ELIZABETHTOWN - Essex County supervisors support a ballot question that would swap state land with a private company.
NYCO Minerals Inc. wants to continue its mining operation in Lewis, expanding into neighboring state Forest Preserve land. That would typically not be allowed, so NYCO wants to trade land worth at least $1 million to the state in return for the about 200 acres of state land the company wants to mine.
The proposition will be one of six on voting ballots across the state in the Nov. 5 electionl. It was already approved last year by the state Legislature and this year received approval from the Legislature once again. It just needs to be approved by voters this fall to become an amendment to the state Constitution.
Brett Lawson, NYCO Minerals mine superintendent, looks out over the company’s existing wollastonite mine in the Essex County town of Lewis in June.
(Enterprise photo — Chris Knight)
Lewis town Supervisor David Blades proposed Monday that county supervisors pass a resolution in support of the proposal. They agreed unanimously.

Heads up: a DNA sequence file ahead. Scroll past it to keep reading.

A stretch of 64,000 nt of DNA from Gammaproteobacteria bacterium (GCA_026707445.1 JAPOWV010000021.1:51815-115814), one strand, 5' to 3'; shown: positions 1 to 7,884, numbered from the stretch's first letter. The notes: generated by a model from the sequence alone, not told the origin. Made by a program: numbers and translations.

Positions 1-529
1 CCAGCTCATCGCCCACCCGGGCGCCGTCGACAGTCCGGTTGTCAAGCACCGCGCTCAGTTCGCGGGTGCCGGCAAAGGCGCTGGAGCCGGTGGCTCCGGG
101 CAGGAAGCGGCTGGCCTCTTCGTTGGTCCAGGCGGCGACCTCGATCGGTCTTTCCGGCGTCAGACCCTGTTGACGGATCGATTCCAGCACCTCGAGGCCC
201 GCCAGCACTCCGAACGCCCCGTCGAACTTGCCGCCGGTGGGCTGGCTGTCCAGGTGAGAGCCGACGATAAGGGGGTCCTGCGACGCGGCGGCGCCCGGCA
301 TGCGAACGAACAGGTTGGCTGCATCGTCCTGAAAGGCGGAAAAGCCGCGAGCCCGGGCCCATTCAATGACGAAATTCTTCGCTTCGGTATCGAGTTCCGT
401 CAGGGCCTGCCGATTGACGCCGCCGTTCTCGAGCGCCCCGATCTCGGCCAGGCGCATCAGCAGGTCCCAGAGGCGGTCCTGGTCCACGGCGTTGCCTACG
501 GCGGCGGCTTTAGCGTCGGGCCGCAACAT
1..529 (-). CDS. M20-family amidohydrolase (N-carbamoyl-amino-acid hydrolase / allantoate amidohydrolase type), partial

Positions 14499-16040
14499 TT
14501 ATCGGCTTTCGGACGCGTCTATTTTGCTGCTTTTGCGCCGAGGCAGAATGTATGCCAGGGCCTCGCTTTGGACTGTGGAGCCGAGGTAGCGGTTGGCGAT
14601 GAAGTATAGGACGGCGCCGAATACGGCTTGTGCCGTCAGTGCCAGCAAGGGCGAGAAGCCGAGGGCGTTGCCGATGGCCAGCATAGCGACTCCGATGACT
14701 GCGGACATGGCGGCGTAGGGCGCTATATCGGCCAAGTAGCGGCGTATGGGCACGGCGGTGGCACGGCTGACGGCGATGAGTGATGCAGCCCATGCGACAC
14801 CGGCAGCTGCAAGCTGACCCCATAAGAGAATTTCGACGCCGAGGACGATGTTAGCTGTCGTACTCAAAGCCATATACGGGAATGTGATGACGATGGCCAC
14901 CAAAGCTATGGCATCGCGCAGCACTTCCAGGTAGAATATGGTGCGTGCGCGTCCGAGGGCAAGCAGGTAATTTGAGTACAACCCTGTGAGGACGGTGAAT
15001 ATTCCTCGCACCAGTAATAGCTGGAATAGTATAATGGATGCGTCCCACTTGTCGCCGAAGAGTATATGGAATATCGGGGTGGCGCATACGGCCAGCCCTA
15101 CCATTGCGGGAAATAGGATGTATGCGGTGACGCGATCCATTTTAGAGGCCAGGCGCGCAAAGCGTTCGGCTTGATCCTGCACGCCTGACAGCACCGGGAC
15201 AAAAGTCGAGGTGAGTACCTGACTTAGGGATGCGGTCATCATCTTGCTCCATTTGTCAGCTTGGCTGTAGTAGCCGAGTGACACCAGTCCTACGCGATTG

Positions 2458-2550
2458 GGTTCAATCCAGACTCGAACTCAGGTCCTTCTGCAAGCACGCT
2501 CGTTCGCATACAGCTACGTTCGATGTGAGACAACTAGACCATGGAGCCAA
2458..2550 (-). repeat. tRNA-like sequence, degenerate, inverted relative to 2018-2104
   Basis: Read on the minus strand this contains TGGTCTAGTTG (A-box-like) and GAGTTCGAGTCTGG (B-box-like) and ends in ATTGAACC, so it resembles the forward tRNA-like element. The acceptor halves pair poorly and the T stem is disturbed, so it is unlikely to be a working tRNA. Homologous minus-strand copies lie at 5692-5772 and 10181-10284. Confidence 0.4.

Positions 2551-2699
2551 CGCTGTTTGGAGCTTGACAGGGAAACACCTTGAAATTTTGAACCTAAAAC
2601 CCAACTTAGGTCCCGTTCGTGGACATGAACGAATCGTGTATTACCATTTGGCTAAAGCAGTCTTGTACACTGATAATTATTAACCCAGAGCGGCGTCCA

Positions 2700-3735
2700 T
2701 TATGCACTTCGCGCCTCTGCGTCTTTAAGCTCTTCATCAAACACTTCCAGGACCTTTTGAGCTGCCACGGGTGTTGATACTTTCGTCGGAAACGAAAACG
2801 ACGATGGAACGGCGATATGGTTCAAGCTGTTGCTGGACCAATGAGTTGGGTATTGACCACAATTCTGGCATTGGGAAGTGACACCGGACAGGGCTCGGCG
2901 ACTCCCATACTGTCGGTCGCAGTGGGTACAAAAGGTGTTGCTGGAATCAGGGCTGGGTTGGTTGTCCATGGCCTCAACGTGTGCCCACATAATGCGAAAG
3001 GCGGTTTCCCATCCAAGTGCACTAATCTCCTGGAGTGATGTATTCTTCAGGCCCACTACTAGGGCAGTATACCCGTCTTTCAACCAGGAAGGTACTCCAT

Board of Supervisors Chairman Randy Douglas said the New York State Association of Counties also passed such a resolution at its fall seminar last week in Saratoga County.
Douglas said it's unfortunate the issue has to be on the state ballot, since its main impact is local. He said a lot of time and money is being spent to educating voters across the state about the issue.
Newcomb Supervisor George Canon noted the proposition will be on the back side of ballots, so if people don't turn the ballot over, they may forget to vote on it.
Environmental groups have been split on the proposal, with the Adirondack Council supporting it and Protect the Adirondacks coming out against it.
The question, known as Proposal Five, is one of six propositions that will be on state ballots this fall. The other that would specifically affect the Adirondacks, Proposal Four, would settle a long-standing land claim dispute in the town of Long Lake.
The text of all the proposed constitutional amendments can be found on the state Board of Elections website at www.elections.ny.gov/proposedconsamendments.html.
Contact Jessica Collier at 891-2600 ext. 26 or email@example.com.